Social media is currently infested with people professing to be “empaths” who are suffering cruelly (with no apparent discount for it being remotely and, uh, imaginatively) through the crisis in Ukraine. It is sickening to watch, not least because it clothes narcissism in one of humanity’s finer qualities. The ability to put oneself in another’s shoes and stand there, looking out alertly and intelligently from that point of view, marks us out from the beasts as surely as language.
The ability to empathise on camera without appearing inauthentic and being emetic is a refinement of such a gift, and one without which many human interest programmes become unwatchable. That Your Body Uncovered With Kate Garraway (BBC Two) succeeds at all is down to her genuine interest in people and ability to say the right thing with the right degree of sentiment. The whole thing is heightened, of course, by the knowledge of what she is going through at home, caring for her husband Derek Draper. He has been incapacitated – possibly long-term – by the after-effects of Covid and, as she put it in a recent interview, she has been learning to love him in a different way.
The base fact is that Your Body Uncovered is, once the novelty has worn off, quite boring. The conceit is that people with (often chronic) medical conditions get to see the problem from the inside out, courtesy of numerous scans amalgamated to produce a 3D image that viewers can see at home. The patient can walk round inside the affected body part wearing virtual reality goggles while a doctor talks us through the distended viscera we can see.
Isn’t technology amazing? Yes, it is. But not for long. Particularly not when the cutting edge of artificial and human intelligence is used to show us the inside of … a frozen shoulder. Such is the complaint of Trudi, a lovely 50-year-old mum of three and grandmother of one. Anyone acquainted with the condition will feel for her, especially as she is clearly the hub of her family and increasingly constricted physically and dependent for help on those she would prefer to be helping.
Still, the inward appearance of a stranger’s frozen shoulder is only slightly more interesting than the outward appearance of a stranger’s frozen shoulder. Which is to say – not very. Watching the graphic skeleton overlaid with a layer of inflamed, red tissue was more like listening to someone tell you about their dreams than providing any groundbreaking insight. Ditto watching the treatment – steroid injections, which are very painful in reality, but visually anaesthetising.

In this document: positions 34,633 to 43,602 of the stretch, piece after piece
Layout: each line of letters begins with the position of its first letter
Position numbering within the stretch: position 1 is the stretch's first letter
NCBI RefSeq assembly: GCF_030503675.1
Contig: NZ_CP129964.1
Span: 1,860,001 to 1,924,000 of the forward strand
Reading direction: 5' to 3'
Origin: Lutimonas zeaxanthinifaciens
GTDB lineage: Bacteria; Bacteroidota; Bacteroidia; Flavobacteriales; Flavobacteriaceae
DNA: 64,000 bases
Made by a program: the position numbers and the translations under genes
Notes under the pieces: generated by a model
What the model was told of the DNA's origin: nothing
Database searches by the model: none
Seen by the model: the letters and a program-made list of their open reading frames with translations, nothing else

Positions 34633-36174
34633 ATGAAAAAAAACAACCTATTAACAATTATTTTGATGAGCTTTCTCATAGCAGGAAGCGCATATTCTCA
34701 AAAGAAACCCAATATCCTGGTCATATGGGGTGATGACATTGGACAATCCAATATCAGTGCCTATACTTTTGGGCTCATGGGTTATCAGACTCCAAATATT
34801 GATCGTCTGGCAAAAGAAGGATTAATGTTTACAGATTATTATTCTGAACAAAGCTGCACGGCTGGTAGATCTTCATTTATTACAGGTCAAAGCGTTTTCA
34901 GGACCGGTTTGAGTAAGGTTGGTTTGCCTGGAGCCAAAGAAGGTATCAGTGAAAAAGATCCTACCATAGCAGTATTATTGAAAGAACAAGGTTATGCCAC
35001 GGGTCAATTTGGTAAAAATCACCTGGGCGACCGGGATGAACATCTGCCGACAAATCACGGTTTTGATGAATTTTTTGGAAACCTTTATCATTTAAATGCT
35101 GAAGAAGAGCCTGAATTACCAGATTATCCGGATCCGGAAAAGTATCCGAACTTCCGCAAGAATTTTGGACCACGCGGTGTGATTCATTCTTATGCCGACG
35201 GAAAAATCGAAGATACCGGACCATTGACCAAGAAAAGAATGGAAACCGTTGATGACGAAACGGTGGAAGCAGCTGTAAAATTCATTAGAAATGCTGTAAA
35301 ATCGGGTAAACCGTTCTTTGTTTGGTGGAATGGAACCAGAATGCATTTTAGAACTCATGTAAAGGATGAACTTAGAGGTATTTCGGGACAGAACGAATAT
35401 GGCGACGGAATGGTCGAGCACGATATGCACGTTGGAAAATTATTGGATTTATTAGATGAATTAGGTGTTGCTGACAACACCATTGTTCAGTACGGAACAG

Hilda’s fibroids are far more rewarding, and therein lies the essential ickiness of all such programmes. They rely on extremity and slip unstoppably further towards exploitation as they do so. Sweet, gentle Hilda, 40, a fashion influencer, has an abdomen that is grossly distended by innumerable uterine fibroids. She is in terrible pain, bleeding virtually unmanageably for three out of four weeks and effectively insomniac because her bladder is so squashed that she must wee several times a night. As her best friend puts it, “She basically can’t live.” The obvious questions – her history, how things got to this point, what doctors have said up to now – go largely unasked because it’s not that sort of show. There is a suggestion late on that she has been reluctant to agree to surgery, but no explanation of why. Perhaps she was only offered a full hysterectomy instead of the removal of the growth and shied away from the implications, as she says she desperately wants children. But we don’t know.
At a time when reports of how neglected and underfunded matters concerning women’s health are, how frequently doctors dismiss their reported pain, and even how much higher mortality rates are for women treated by male surgeons have made headlines, the superficiality of this programme becomes unignorable. And the pat conclusion – Hilda will be operated on by the lovely doctor/presenter and we will see her able to fit into the clothes she prefers instead of the baggy dresses of necessity … oh, and without a hysterectomy so, uh, yay!
Garraway just about keeps the whole thing together with her warmth and wit, but it’s hard to avoid the feeling by the end that however clever the technology and able the presenter, this approach just won’t do any more.